Apigenin treatment partially reversed epithelial-to-mesenchymal transition (EMT)

Twist1 has also been reported to induce epithelial-to-mesenchymal transition (EMT)33. EMT is a biological process that allows epithelial cells to undergo multiple biochemical changes that enable them to assume a mesenchymal cell phenotype. This process usually includes enhanced migratory and invasive capacities34. Tumors derived from epithelial cells can become more motile and invasive by acquiring characteristics of mesenchymal cells35. Since apigenin inhibited the expression level and promoter activity of Twist1 in melanoma A375 cells, we wondered if apigenin reversed the EMT in A375 cells. Real-time PCR analysis demonstrated that apigenin treatment dose-dependently increased the mRNA expression levels of epithelial markers keratin 8 and E-cadherin, while decreased the levels of mesenchymal markers fibronectin and N-cadherin (Fig. 5A). Western blot analysis also showed that apigenin caused partial reversal of EMT in melanoma cells, as evidenced by upregulation of keratin 8 and E-cadherin, and downregulation of fibronectin and N-cadherin (Fig. 5B). The partial reversal of EMT in melanoma cells after apigenin treatment may due to a reduction in Twist1 expression. Because in the Twist1-siRNA transfected cells (A375-siTwist1), mRNA levels of fibronectin and N-cadherin were reduced and that of an epithelial marker E-cadherin was increased (Fig. 5C). These data suggest that apigenin treatment or reduced expression of Twist1 regulates the expressions of the EMT factors and hence partially reverses the EMT in melanoma cells.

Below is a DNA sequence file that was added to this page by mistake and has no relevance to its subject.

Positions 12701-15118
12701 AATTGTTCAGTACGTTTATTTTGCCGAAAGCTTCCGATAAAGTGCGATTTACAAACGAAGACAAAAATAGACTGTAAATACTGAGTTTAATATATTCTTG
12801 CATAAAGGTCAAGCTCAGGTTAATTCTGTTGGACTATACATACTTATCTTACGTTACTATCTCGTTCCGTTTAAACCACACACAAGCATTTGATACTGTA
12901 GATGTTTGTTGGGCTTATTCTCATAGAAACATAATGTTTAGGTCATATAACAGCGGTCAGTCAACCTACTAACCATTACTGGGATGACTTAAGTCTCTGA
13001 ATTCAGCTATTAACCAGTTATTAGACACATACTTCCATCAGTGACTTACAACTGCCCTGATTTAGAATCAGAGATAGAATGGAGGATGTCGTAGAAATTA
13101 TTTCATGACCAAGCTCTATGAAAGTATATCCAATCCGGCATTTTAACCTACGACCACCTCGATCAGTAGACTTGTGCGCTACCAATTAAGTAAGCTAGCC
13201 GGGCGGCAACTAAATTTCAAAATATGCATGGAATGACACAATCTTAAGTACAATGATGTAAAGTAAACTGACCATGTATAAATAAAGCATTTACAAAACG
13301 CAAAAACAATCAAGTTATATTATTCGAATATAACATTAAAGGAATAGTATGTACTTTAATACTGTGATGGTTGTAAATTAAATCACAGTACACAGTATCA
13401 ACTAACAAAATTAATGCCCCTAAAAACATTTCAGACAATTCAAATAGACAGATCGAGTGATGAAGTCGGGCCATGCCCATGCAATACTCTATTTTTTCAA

Figure 5: Apigenin treatment partially reversed EMT in A375 cells.
Figure 5

(A) A375 cells were treated with indicated concentrations of apigenin for 24 h, and the mRNA expression levels of several EMT markers were determined by real-time PCR. Data were shown as mean ± SD from three independent experiments, *P < 0.05 and **P < 0.01. (B) After apigenin treatment for 24 h, the protein expression levels of EMT markers in A375 cells were determined by Western blotting. (C) A375 cells were transfected with a Twist1-specific siRNA (si-Twist1) or a control siRNA (si-Con) for 24 h, the mRNA expression levels of several EMT markers were determined by real-time PCR. Data were shown as mean ± SD from three independent experiments, **P < 0.01.